He called for civil marriage, which Israel does not have. If a Jew and non-Jew wish to marry, they must leave the country to do so.
Uri Avnery and Yaser Arafat
As the first Israeli to meet with Palestinian leader Yaser Arafat, in 1982, Avnery was reviled by Israel’s political establishment.
He wrote a book, “My Friend, The Enemy.” In 2003, during the second intifada, Avnery spent time at Arafat’s presidential compound in Ramallah , operating as a human shield, for fear that Israel might attempt to assassinate the Palestinian leader. In an interview in 2012, Avnery noted that,
“When I met Arafat in 1982, the terms were all there. The Palestinian minimum and maximum terms are the same: a Palestinian state next to Israel, comprising the West Bank, the Gaza Strip and East Jerusalem as a capital, small exchanges of land, a symbolic solution to the refugee problem. But this lies on the table like a wilted flower.”
Slaughters in Sabra and Chatila
Robert Fisk of The Independent asked Avnery how the survivors of the Jewish Holocaust could treat the Palestinians as they had. Fisk was referencing the 1700 Palestinians slaughtered in the Sabra and Chatila refugee camps in Beirut. This war crime was committed by Israel’s Christian Phalangist allies. However, Israeli soldiers did not intervene.
Uri Avnery provided this assessment:
“I will tell you something about the Holocaust. It would be nice to believe the people who have undergone suffering have been purified by suffering. But it’s the opposite, it makes them worse. It corrupts. There is something in suffering that creates a kind of egoism…you get a moral ‘power of attorney,’ a permit to do anything you want because nothing can compare to what happened to you. This is a moral immunity which is very clearly felt in Israel. Everyone is convinced that the IDF is more humane than any other army. ‘Purity of arms’ was the slogan of the Haganah army in 1948. But it never was true at all.”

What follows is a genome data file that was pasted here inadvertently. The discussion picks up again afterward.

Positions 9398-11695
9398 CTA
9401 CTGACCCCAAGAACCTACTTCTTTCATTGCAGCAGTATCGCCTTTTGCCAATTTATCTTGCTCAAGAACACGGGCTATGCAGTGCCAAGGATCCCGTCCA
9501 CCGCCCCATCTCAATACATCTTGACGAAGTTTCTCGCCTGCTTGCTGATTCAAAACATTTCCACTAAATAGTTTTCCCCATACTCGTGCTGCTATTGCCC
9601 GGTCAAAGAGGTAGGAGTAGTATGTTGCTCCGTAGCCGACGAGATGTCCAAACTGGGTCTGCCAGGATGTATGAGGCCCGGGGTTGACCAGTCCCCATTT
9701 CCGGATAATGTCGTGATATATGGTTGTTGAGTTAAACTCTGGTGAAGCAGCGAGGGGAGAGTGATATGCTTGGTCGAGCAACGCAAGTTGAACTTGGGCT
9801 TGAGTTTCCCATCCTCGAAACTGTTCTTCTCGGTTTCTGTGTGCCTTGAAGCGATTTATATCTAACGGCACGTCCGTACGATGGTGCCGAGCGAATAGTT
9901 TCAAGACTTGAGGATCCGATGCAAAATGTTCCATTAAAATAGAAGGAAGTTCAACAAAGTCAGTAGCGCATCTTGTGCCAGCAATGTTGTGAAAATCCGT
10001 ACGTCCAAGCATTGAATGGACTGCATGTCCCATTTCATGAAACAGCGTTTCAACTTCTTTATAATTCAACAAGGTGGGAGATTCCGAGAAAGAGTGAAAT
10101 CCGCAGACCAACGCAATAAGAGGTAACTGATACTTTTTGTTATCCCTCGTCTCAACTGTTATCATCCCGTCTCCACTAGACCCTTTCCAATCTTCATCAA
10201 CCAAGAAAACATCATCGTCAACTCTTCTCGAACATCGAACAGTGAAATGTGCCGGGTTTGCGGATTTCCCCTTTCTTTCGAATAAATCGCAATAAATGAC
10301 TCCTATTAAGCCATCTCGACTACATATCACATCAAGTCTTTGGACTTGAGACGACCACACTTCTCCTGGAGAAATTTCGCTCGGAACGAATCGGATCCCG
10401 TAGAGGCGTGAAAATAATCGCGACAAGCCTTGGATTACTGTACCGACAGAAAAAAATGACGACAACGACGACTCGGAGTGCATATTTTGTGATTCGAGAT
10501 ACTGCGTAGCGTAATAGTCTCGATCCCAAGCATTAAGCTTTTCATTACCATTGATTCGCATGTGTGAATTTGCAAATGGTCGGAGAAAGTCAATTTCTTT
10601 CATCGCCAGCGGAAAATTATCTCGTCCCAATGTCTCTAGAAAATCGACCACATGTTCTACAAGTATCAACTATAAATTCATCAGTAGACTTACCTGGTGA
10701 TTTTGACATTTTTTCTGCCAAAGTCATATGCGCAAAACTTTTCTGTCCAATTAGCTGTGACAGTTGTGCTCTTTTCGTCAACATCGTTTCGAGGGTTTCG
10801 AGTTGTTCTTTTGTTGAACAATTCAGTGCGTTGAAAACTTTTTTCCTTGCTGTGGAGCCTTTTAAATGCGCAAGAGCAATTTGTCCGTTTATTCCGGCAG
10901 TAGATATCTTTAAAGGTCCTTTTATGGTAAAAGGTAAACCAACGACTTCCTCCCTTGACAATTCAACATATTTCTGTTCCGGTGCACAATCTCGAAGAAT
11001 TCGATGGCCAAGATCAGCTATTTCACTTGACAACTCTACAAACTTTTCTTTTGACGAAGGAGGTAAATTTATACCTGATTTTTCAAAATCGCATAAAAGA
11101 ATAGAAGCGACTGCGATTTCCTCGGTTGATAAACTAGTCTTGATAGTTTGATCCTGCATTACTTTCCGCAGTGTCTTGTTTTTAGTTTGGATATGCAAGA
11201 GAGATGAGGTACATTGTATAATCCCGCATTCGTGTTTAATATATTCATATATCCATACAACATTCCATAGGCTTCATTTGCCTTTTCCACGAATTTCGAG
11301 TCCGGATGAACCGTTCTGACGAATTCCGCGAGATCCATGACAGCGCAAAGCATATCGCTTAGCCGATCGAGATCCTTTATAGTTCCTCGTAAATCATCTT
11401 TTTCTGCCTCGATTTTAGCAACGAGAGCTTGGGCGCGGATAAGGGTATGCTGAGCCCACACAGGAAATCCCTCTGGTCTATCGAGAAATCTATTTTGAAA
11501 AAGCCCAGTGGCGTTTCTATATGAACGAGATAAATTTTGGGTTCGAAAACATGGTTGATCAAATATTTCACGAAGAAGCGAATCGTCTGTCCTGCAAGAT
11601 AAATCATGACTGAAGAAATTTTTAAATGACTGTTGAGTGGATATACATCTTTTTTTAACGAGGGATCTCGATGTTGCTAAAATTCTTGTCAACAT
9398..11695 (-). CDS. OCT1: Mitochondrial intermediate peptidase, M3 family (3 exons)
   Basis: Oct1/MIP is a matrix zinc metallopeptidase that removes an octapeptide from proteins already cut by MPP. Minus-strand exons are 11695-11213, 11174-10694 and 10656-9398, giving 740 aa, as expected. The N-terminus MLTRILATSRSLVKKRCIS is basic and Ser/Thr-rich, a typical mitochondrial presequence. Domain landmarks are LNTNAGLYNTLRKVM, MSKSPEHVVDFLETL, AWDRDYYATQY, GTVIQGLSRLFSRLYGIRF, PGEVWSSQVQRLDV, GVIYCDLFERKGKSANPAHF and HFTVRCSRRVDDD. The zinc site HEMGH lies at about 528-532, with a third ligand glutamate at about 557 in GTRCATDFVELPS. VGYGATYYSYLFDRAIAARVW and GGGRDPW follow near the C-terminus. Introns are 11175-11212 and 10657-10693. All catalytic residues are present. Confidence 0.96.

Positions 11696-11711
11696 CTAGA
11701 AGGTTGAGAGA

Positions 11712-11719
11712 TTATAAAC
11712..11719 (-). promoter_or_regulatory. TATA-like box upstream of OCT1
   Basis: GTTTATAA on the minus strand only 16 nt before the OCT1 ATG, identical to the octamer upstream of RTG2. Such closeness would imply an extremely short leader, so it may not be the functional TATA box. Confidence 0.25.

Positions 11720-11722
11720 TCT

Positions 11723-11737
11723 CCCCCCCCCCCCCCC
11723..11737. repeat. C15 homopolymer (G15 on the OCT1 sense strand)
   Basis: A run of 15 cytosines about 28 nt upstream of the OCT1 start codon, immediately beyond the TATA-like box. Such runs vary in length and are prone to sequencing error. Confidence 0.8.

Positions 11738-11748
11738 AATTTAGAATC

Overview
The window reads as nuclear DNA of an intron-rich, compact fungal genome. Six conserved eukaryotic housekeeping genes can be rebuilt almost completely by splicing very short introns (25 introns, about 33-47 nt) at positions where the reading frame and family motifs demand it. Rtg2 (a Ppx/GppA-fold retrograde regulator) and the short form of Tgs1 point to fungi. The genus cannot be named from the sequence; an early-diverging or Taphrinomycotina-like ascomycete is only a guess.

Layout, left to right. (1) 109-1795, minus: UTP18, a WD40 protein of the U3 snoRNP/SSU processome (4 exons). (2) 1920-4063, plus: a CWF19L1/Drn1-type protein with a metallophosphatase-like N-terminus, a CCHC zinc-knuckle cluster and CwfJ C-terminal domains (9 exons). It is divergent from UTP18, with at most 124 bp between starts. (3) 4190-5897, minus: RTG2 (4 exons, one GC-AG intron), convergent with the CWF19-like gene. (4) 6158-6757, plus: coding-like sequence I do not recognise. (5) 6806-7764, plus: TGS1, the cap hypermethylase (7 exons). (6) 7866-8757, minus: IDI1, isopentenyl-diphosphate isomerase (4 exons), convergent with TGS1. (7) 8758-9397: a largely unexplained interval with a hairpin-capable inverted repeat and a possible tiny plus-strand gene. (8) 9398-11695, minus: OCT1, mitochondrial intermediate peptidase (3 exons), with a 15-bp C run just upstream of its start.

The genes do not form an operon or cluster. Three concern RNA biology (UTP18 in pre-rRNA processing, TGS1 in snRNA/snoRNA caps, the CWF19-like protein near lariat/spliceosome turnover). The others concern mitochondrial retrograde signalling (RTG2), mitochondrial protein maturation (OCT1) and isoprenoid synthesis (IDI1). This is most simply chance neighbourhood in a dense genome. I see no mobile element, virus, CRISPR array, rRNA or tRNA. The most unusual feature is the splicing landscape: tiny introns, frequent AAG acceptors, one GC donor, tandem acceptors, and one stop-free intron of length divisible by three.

Fighting for Palestinian rights and a fair and just society, was not easy.
Shin Bet Security head Isser Harel called Avnery “Government Enemy Number One.”
His magazine, Haolem Haseh , had its editorial offices bombed on several occasions and its archives completely destroyed in an arson attack. Avnery was subject to, physical attacks. Once, an ambush, left his arms broken. In 1975, he was severely wounded after an assailant stabbed him on his own doorstep.
Recalling his meeting with Avnery in Tel Aviv, Rabbi Michael Lerner, editor of Tikkun, writes,
“Avnery devoted himself entirely to the struggle to achieve peace between the state of Israel and the Palestinian people in their independent state, as well, as between Israel and the Arab and Muslim world. He did not get to the end of the road and did not live to see peace come about. In the history of the state of Israel, Uri Avnery will be inscribed as a far-seeing visionary who pointed the way others failed to see.”
At the time of his death, Avnery saw no allies for peace in the current Netanyahu government:
“You can basically forget about the words ‘two-state solution.’
This current government doesn’t want a two-state solution.”
Shortly before his death, Avnery was preparing to attend a demonstration in opposition to Israel’s current retreat from democracy. He refused to be a pessimist, believing that right and justice would prevail in the end. It is said that a man is never considered a prophet in his own country. But it is likely that when future generations look back at this period, Uri Avnery will be viewed not only as prophetic but as one who kept the Jewish moral and ethical tradition alive in the midst of a withering assault upon its eternal values.
Avnery at a Hadash rally against the 2006 Lebanon War By dovblog - https://www.flickr.com/photos/13191702@N00/196144343/, CC BY-SA 2.0, https://commons.wikimedia.org/w/index.php?curid=3046456